1. ^ Republic Act No. 8171, approved 23 October 1995, provided a mechanism allowing Filipino women who have lost their Philippine citizenship by marriage to aliens and natural-born Filipinos who have lost their Philippine citizenship, including their minor children, on account of political or economic necessity, to reacquire Philippine citizenship.[14]
  2. ^ Republic Act No. 9225, approved 29 August 2003, provided that all Philippine citizens who become citizens of another country shall be deemed not to have lost their Philippine citizenship. It further states that natural-born citizens of the Philippines who have lost their Philippine citizenship by reason of their naturalization as citizens of a foreign country are hereby deemed to have re-acquired Philippine citizenship upon taking an oath of allegiance to the Republic, and that their children whether legitimate, illegitimate or adopted, below eighteen (18) years of age, shall be deemed citizens of the Philippines.[15]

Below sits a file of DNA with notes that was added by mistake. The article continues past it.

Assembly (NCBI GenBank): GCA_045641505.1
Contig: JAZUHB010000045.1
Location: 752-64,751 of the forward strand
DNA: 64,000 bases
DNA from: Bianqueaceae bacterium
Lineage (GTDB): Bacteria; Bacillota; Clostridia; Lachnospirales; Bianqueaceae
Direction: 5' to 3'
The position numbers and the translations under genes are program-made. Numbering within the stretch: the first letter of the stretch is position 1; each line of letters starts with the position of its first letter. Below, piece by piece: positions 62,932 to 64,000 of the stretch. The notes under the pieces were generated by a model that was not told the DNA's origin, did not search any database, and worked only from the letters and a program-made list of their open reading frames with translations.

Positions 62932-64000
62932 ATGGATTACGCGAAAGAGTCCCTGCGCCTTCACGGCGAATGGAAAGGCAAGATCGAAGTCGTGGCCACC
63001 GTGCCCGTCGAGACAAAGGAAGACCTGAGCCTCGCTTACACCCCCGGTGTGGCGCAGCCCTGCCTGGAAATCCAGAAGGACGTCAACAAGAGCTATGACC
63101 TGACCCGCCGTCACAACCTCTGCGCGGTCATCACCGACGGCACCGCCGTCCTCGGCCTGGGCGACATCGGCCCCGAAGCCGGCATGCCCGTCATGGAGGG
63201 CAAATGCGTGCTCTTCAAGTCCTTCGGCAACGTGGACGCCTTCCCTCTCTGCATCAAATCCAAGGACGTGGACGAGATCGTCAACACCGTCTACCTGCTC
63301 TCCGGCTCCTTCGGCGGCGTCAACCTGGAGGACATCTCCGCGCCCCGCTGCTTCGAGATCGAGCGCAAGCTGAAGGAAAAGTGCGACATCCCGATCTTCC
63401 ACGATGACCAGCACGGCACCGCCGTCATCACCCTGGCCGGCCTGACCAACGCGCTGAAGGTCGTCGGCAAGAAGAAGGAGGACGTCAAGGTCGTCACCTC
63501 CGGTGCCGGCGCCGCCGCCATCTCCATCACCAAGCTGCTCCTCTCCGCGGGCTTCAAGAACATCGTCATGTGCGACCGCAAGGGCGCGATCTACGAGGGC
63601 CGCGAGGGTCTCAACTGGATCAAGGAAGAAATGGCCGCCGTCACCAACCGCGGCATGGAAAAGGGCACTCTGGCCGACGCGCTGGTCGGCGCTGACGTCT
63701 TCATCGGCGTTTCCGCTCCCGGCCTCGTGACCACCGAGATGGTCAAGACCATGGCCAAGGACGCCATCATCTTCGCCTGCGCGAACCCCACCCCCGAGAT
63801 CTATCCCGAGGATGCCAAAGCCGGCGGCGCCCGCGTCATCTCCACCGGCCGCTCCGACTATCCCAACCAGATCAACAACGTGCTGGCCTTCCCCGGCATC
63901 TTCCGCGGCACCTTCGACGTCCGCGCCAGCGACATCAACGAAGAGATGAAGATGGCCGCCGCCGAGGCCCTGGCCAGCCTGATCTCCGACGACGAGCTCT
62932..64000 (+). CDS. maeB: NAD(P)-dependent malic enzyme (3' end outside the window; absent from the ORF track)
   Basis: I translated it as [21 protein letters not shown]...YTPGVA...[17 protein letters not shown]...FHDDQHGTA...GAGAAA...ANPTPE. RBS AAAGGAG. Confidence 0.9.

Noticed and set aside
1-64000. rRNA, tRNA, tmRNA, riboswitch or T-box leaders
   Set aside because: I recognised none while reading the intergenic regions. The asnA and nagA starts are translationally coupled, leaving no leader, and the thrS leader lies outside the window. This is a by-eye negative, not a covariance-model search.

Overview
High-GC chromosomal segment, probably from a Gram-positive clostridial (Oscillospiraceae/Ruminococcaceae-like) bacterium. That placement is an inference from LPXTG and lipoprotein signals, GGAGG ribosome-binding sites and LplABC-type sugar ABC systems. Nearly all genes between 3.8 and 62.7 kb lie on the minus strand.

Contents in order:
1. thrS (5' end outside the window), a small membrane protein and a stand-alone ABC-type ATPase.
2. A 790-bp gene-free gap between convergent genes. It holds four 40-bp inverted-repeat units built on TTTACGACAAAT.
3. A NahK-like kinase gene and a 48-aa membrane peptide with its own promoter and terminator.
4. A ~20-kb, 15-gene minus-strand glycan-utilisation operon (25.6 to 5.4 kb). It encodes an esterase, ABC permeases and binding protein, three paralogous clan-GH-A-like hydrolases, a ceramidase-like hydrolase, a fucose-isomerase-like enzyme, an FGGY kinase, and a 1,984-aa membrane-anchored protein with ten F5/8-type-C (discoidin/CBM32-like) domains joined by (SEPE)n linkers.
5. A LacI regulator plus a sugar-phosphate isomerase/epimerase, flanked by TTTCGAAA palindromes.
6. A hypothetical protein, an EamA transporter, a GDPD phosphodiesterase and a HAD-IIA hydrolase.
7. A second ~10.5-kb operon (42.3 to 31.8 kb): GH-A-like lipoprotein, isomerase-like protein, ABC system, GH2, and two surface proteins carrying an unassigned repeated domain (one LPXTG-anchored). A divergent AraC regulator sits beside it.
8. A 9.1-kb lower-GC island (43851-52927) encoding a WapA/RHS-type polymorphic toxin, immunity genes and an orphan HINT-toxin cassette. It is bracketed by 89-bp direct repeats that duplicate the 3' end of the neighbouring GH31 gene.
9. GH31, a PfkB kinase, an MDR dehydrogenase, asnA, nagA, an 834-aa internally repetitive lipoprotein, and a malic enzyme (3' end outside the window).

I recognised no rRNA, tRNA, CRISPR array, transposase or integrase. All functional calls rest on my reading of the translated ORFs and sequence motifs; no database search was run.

References[edit]

  1. ^ "Compare visa requirements of countries in South East Asia". http://aroundtheworldinaday.com. Retrieved 15 July 2014. 
  2. ^ "Executive Order No. 408, s. 1960". Official Gazette of the Republic of the Philippines. Retrieved 1 November 2014. 
  3. ^ a b Guidelines on Entry Visas of Temporary Visitors to the Philippines
  4. ^ a b "BI extends stay of foreign tourists". Philippine Bureau of Immigration. August 6, 2007. 
  5. ^ "Tourists’ initial stay in PH extended from 21 to 30 days". Philippine Daily Inquirer. July 24, 2013. 
  6. ^ Philippines proposes to remove entry visa requirements for India and China